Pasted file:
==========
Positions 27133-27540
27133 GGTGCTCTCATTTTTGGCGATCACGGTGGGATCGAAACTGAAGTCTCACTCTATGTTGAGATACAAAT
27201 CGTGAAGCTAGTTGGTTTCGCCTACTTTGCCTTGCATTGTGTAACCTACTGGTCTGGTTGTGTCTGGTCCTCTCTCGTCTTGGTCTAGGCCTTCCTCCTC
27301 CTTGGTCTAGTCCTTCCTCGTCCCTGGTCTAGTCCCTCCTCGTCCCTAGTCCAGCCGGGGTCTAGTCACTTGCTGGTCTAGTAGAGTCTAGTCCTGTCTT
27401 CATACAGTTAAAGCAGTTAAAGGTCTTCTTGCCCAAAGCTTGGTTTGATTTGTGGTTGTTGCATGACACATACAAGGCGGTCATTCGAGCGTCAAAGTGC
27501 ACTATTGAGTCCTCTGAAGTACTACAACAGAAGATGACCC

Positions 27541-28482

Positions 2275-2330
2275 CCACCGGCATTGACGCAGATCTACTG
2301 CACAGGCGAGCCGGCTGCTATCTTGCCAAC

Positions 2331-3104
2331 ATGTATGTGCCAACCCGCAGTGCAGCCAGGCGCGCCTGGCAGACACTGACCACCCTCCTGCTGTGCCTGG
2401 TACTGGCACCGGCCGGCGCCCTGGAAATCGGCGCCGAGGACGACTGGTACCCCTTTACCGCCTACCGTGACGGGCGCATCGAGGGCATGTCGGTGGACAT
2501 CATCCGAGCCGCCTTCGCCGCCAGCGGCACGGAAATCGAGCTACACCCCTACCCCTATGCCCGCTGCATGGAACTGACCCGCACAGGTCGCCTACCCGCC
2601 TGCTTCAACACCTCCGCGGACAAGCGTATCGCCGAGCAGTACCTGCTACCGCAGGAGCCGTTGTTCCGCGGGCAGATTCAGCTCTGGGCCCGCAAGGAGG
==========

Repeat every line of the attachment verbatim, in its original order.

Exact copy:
Positions 27133-27540
27133 GGTGCTCTCATTTTTGGCGATCACGGTGGGATCGAAACTGAAGTCTCACTCTATGTTGAGATACAAAT
27201 CGTGAAGCTAGTTGGTTTCGCCTACTTTGCCTTGCATTGTGTAACCTACTGGTCTGGTTGTGTCTGGTCCTCTCTCGTCTTGGTCTAGGCCTTCCTCCTC
27301 CTTGGTCTAGTCCTTCCTCGTCCCTGGTCTAGTCCCTCCTCGTCCCTAGTCCAGCCGGGGTCTAGTCACTTGCTGGTCTAGTAGAGTCTAGTCCTGTCTT
27401 CATACAGTTAAAGCAGTTAAAGGTCTTCTTGCCCAAAGCTTGGTTTGATTTGTGGTTGTTGCATGACACATACAAGGCGGTCATTCGAGCGTCAAAGTGC
27501 ACTATTGAGTCCTCTGAAGTACTACAACAGAAGATGACCC

Positions 27541-28482

Positions 2275-2330
2275 CCACCGGCATTGACGCAGATCTACTG
2301 CACAGGCGAGCCGGCTGCTATCTTGCCAAC

Positions 2331-3104
2331 ATGTATGTGCCAACCCGCAGTGCAGCCAGGCGCGCCTGGCAGACACTGACCACCCTCCTGCTGTGCCTGG
2401 TACTGGCACCGGCCGGCGCCCTGGAAATCGGCGCCGAGGACGACTGGTACCCCTTTACCGCCTACCGTGACGGGCGCATCGAGGGCATGTCGGTGGACAT
2501 CATCCGAGCCGCCTTCGCCGCCAGCGGCACGGAAATCGAGCTACACCCCTACCCCTATGCCCGCTGCATGGAACTGACCCGCACAGGTCGCCTACCCGCC
2601 TGCTTCAACACCTCCGCGGACAAGCGTATCGCCGAGCAGTACCTGCTACCGCAGGAGCCGTTGTTCCGCGGGCAGATTCAGCTCTGGGCCCGCAAGGAGG